Currently there are nearly 500 projects in the planning stage to make use of carbon credits available for planting of vegetation, which will suck carbon dioxide from the atmosphere and clean the air polluted by smoke billowing industries. This is a latter day gold-rush where the pitfalls are unpredictable.
Needless to say once the availability of these credits became known that potential investors pounced on the idea of its merits to make money!
Sri Lanka’s recent history is replete with projects of one sort or another to take advantage of the current craze or trend, but none of the projects appear to have succeeded either for its initial purpose or subsequently in any way for the country’s development. Just to quote an example, the 500 acres each leased to private companies in the Anuradhapura District in the 1960s to grow food crops for local and export in a large scale using the latest methods failed. All that happened were that all the forests were cleared, the trees cut and bare land remained, only to be abandoned once the first crop failed and losses were incurred in the agricultural project. Some of this land is still available for use after all these years.
The place most of the current projects are looking at due to the availability of large tracts of land is the Moneragala District. Both the state and temples own extents of land and there are about 100,000 acres that can be potentially used for these projects. At this stage not one body has been allocated land.
In the end there are various hurdles, most importantly cabinet approval and subsequent inter ministerial approval before any land is identified and allocated. It is a complex process made more difficult by a government that does not appear too keen to be seen to lease state land to private organizations for fear of political backlash, even though this land is currently lying fallow with no prospect of being developed. Most of this land is also a relic of the past attempts at planting, where forests were cleared and abandoned, by well meaning but foolish private interests who have no knowledge of the realities of agriculture, and the hazards that are faced.
In the present context basic rules have to be adopted such as elephant corridors to be protected, pockets of forest land with trees to be left as is, as well as water sources preserved and sometimes restored before permission will be granted for the balance to be leased for the project in question.
There are additional problems, as the trees are owned by the forest department, which is part of the Environment Ministry, the land is part of the Ministry of Lands or various temples. The Buddhasasana Ministry has the final say on how the temple lands can be leased. The project itself needs to show that there would be some direct benefit to the local community in terms of employment and rural upliftment. Finally in order to pass muster, it may have to be leased via another ministry to whom the annual lease payment per hectare should be made in line with the objectives of that ministry. This makes it very difficult for an initial project to be passed without amendments to take account of a multitude of interests and they are all an added cost to the project, compromising its initial viability.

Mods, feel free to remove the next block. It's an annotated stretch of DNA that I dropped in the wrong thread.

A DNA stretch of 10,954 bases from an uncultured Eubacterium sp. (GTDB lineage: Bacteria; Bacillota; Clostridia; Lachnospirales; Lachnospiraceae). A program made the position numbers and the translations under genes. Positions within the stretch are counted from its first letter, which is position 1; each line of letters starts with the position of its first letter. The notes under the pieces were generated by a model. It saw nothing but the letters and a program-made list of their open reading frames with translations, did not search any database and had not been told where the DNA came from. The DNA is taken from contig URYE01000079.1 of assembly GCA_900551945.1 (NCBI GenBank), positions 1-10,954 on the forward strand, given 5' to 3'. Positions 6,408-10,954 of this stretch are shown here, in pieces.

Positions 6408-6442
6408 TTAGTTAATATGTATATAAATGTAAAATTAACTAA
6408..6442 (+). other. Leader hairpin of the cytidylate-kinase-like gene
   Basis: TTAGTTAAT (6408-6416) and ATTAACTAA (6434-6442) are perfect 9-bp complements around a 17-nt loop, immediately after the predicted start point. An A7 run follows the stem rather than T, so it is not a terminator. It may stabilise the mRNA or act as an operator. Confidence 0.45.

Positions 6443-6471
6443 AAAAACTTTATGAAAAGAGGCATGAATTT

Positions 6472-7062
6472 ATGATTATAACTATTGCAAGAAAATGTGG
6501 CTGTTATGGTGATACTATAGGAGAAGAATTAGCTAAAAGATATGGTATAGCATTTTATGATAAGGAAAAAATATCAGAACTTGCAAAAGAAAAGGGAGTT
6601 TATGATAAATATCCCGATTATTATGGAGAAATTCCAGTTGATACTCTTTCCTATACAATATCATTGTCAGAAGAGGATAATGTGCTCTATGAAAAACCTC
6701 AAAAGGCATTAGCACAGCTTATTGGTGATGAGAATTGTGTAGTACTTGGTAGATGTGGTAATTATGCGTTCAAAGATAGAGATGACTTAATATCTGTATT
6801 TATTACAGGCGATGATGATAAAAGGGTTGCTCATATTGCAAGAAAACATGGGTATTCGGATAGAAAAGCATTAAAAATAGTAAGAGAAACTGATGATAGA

In my opinion, the government should set aside a division under the purview of the President to look at all the project proposals along with the land that they have identified as being suitable for their particular projects. Then a fair assessment on the same criteria can be made for these carbon credit projects.
All the land available can thus be allocated with some upper limit per project, as it is most impractical for any organization to cultivate more than 2000 hectares each with all the will in the world. Most of these people not being farmers do not understand how long it takes just to plant 10 acres in Sri Lanka with the available labor and technology as well as climate and planting conditions. The lease terms should also be fair and enforced tightly with a longer term than the proposed 35year leases being contemplated.
In my opinion, the feasibility of the project without carbon credits should be assessed and only treat carbon credits as icing on the cake, because it is not a certain thing that these credits will be available as assumed as sometimes the tough conditions applying to the credits may not be met and the project abandoned in mid stream, which will be inevitable for at least half the projects that finally obtain approval.
For example, if one plants Rubber, then due to the vagaries of the prices this alone may or may not be profitable. Instead if the trees are spaced a little more, and Gliricidia is also interplanted in the same property, this can be used, for animal feed and the wood for a Dendro Power plant that could supply power to the National Grid. Therefore a mono crop or single product such as Jetropha may not be sufficient. Bear in mind the crops that the state permits, as Teak cultivation for wood may not get approval because elephants could ravage the crop, while also being non native and destructive.